I run long. Really long. Ultramarathons, 100-milers. Which means that beyond the training that goes into preparing for a race of 12 to 38 hours, I had to learn some strategies for coping with varying weather conditions and terrain. This requires extra gear and planning.
Ultramarathons often have aid stations that provide some food and fluids, but I often have to carry much of what I need or plant it along the route in a drop bag. Packing light has become a way of life.
Being in the mountains all day -- or all night and all day, especially in the winter — requires certain survival precautions, especially where there is no signal for a phone or GPS. For some races and training runs, I began to consistently carry certain items: first aid provisions, toilet paper, a compass, a light, a map, a whistle and a lighter. And just for reassurance, a lucky Irish penny.
Once I got this all down, the strategies began to carry over to my everyday life. Knowing how much I could comfortably carry while running, I found myself doing more and more on foot. I began running to the store for a few groceries, running to the hardware store for small items, running to work with my clothes and shoes in my pack.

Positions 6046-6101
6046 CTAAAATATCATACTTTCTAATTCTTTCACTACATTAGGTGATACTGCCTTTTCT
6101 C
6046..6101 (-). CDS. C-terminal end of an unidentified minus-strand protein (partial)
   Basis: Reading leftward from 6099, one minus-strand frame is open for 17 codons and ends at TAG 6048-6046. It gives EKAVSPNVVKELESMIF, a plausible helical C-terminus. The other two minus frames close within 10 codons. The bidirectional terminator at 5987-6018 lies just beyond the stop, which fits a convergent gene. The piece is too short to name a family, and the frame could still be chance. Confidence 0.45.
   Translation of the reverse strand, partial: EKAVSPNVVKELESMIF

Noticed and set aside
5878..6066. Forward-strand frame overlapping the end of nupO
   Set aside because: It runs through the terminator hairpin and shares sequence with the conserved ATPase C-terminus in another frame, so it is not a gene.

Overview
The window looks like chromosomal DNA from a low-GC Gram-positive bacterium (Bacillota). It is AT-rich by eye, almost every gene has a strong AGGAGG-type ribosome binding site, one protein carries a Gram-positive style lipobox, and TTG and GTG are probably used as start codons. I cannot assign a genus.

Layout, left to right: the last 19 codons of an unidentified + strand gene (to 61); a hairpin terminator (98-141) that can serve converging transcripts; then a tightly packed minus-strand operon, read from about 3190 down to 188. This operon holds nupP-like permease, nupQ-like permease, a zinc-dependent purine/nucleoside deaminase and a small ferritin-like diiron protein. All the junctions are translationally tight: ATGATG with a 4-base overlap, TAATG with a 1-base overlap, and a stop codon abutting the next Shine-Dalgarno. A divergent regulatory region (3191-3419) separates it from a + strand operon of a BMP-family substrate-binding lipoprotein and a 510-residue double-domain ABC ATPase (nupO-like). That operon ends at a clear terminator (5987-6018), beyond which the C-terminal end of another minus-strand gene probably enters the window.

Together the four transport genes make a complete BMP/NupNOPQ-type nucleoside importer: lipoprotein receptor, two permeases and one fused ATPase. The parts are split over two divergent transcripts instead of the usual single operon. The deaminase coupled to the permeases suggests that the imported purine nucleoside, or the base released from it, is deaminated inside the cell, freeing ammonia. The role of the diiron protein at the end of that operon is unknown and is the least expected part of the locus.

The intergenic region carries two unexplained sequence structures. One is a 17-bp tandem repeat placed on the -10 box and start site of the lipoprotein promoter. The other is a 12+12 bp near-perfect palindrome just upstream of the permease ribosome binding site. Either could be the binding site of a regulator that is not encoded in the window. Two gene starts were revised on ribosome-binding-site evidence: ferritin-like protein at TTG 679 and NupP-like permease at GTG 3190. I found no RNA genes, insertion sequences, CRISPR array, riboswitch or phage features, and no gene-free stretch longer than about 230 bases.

And I began to pack things the way I pack my drop bags: grouped together in clear plastic resealable bags for protection and quick and easy access. When I buy new clothes or shoes, knowing I will likely carry them on my back, weight and how small they pack is now a determining factor. On vacation, I can pack a week’s worth of items in a small shoulder bag.
And a few of those mountain survival items migrated to my everyday bag, along with the habit of keeping in mind what I might need in an emergency.
Running long in the mountains has provided me a sense of freedom and security I never could have imagined. I can travel just about anywhere on foot and am prepared for just about anything, with a sense of freedom and security I never expected.